In a recent insight, we looked at how cybersecurity has been a sector that has bucked the M&A downturn caused by COVID-19. Following an initial dip in March, the sector’s increased relevance and its recent history of producing disruptive young companies drove dealmaking during the crisis in a trend that looks set to continue.
In many ways, medtech resembles the cybersecurity sector. They are both sectors with a mix of big, established companies and disruptive SMEs, they are at the forefront of cutting-edge technology and they all have direct relevance to life during COVID-19. What’s more, these are booming sectors that attract considerable investment from every angle, including public funding, private investment and grants.
An initial downturn
Unlike cybersecurity, however, medtech M&A suffered significantly during the initial wave of COVID-19. According to PwC, the total value of medtech takeovers tracked during the first half of the year was under $2 billion and deal volumes fell 15 per cent.
Of course, medtech is a word referring to a hugely diverse industry and there were some anomalies within subsectors. Deal volumes in biotechnology for instance increased by close to a quarter, but overall, the trend across the first half of the year was downward.
During the first half of the year, issues such as supply chain problems, a lower availability of capital, regulatory and political uncertainty and, of course, the impact of COVID-19 saw M&A drop off. Overall, many firms, whether buyers, sellers or target acquisitions, were likely more focused on crisis management, rather than M&A.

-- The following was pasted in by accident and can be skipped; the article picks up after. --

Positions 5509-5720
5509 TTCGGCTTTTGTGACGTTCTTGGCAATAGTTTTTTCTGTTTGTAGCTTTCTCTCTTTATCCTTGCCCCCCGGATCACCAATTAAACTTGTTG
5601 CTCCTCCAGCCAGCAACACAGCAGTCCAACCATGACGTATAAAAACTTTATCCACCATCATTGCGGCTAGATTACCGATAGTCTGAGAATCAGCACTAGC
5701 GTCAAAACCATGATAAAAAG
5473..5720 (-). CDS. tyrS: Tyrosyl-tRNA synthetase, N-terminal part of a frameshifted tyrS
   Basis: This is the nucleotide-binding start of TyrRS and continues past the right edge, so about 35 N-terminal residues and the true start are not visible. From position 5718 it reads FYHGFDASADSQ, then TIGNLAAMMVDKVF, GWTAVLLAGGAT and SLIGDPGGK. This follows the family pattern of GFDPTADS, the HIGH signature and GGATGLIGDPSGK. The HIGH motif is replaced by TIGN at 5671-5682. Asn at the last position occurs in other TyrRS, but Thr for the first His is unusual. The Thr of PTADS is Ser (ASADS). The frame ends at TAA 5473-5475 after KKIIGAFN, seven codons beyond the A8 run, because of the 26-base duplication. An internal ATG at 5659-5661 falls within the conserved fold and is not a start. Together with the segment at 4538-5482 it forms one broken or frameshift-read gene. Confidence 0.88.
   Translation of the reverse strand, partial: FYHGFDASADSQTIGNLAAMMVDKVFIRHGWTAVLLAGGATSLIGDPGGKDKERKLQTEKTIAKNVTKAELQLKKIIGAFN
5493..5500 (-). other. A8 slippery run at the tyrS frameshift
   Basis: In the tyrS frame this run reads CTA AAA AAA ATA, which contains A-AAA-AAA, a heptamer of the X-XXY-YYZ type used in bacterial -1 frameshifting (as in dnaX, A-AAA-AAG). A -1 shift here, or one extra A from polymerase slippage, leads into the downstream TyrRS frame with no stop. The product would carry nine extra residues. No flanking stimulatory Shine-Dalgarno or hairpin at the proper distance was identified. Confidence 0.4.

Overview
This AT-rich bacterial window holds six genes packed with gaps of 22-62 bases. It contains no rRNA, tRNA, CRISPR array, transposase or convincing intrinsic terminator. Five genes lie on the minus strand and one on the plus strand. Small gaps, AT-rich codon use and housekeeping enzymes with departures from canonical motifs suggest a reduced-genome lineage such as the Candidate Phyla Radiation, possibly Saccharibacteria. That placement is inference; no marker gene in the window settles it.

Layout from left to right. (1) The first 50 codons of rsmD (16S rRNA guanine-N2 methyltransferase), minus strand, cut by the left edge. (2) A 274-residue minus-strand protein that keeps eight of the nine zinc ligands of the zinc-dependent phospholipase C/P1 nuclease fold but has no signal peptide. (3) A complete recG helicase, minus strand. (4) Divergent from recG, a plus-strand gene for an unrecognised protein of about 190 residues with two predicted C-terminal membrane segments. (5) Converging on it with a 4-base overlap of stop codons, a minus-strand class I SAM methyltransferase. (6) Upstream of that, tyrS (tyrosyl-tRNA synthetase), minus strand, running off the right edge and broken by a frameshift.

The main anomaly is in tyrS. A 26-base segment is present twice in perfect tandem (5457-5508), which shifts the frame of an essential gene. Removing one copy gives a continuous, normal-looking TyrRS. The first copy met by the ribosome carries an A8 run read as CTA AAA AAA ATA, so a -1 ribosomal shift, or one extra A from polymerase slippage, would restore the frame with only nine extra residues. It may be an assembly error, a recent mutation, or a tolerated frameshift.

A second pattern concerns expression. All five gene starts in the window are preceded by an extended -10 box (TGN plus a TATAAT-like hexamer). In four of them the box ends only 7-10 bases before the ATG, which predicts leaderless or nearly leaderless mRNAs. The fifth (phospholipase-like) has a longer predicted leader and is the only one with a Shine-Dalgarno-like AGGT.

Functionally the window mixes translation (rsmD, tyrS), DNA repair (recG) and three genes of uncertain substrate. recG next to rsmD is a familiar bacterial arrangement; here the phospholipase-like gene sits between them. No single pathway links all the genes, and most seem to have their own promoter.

Dealmaking bounces back
Since August, however, there has been a significant upturn in medtech and life sciences M&A, with the medtech sector seeing several large deals since August, such as Teladoc’s $18.5 billion acquisition of digital health firm Livongo.
To put this turnaround in context: PwC tracked $35 billion in deals across the pharma, biotech, medical device, diagnostic and related sectors in the first 6 months of the year. In the second half of the year, this figure was surpassed in just seven weeks.
Overall, it seems that there are several factors that are driving a wave of M&A in medtech and that, in the coming months, this is only likely to get bigger. With this in mind, we’ll examine some of the contributors to what looks set to be a strong, sustained period of dealmaking.
Big players dip into war chests
The aforementioned Teladoc acquisition of Livongo was one of a slew of big deals in the medtech sector that kicked off the second half of the year, suggesting that the industry’s bigger operators were ready to flex their acquisitive muscles.
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